2. If you follow the advice from above, find at least 3 things you can relate to it.

Unless you’re trying to be Neil Patel, you don’t need to have a lot of items to write about on your topic. For instance, the post I linked to above regarding CPAP and blogging only had 4 points… and it was still just under 1,300 words.

3. Don’t worry about blog post length as much as following one of the 3 tenets of what makes a good blog post.

I mentioned Neil Patel above because he writes some magnificently long blog posts. For the overwhelming majority of us, something that epic might only happen once or twice a year… if that. It’s true that Google seems to like to show off very long posts, with the idea that they have more authority than shorter posts.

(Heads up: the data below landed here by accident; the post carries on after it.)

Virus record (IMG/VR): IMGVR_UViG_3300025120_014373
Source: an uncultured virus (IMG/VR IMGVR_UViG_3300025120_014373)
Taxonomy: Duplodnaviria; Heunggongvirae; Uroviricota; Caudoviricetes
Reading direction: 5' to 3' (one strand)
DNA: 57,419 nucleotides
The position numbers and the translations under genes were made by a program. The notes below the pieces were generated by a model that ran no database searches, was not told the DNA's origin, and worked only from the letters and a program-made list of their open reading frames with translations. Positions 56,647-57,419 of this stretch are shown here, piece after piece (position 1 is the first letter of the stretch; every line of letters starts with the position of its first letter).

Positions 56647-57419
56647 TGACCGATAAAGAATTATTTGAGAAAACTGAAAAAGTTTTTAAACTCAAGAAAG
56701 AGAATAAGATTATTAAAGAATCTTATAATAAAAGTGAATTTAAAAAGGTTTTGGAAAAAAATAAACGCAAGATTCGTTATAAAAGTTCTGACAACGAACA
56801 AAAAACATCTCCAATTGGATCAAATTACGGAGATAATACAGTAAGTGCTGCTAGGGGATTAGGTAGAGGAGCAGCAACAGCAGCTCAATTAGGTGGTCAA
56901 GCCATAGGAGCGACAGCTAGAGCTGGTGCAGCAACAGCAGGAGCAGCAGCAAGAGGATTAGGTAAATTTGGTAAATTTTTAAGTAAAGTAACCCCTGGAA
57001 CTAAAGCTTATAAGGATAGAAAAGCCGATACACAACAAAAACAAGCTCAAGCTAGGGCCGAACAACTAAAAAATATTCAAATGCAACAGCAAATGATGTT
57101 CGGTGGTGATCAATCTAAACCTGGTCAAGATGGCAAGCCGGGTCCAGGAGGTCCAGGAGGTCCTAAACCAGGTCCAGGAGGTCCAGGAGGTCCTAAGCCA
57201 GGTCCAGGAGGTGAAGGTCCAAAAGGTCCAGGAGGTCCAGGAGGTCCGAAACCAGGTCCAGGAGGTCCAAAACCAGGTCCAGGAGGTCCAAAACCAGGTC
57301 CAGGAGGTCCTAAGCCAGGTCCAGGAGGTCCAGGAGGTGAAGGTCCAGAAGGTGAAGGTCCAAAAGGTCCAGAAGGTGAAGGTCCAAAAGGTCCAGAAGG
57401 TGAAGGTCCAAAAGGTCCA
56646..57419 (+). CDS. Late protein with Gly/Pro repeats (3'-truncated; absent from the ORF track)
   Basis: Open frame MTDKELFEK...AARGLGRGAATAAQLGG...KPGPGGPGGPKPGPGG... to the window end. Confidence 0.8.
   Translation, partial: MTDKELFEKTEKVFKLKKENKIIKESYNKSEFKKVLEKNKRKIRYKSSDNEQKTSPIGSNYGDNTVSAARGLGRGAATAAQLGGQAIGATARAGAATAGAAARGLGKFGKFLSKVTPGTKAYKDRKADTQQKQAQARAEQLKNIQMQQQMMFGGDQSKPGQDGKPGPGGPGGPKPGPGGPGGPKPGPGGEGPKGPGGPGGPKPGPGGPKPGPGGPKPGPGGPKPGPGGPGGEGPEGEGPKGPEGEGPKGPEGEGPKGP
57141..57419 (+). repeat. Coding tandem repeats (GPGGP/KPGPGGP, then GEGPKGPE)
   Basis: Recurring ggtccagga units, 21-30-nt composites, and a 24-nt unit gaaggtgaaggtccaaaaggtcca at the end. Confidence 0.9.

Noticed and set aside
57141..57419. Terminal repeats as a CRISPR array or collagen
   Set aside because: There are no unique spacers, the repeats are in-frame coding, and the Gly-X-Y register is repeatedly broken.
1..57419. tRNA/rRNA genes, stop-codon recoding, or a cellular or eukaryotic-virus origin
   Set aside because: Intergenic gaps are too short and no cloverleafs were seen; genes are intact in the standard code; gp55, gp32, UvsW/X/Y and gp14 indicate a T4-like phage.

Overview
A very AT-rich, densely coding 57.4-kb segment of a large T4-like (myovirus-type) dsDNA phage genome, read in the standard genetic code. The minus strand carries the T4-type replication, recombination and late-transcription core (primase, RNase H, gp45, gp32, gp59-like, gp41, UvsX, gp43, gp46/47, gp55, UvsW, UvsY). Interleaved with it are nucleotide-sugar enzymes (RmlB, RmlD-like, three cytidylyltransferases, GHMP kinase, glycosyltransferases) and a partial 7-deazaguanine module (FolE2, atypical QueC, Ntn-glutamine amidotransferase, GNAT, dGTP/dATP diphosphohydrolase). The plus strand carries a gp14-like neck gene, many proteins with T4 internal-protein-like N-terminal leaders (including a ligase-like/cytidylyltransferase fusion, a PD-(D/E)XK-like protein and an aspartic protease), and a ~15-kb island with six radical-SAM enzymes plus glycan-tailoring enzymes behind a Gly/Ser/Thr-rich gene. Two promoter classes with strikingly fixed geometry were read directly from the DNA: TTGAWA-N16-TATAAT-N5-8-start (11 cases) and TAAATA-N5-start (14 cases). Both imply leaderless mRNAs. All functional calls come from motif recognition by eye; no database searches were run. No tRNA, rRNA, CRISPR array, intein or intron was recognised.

Truth be told, some of the most valuable blog posts I’ve come across have been those that have had a specific item I was looking for to help me solve something. That type of post fits in with my magic 3 tenets of what a blog post should be: educational, informative or entertaining. Follow one of those and you’ll be just fine.

certainly not boring

4. Don’t be boring.

Don’t write “do not”; write “don’t”! That’s just one example of being conversational as opposed to being boring; if it’s your natural language, contractions are a wonderful thing.

Look at this post thus far. I’m writing the way I speak for most of it, and I’m not afraid to add a bit of personality to this article. Being engaging will get people to come back to see what you have to say, way more often than someone who writes specific posts about whatever but the language being used drives you away.

5. Write shorter paragraphs when you can.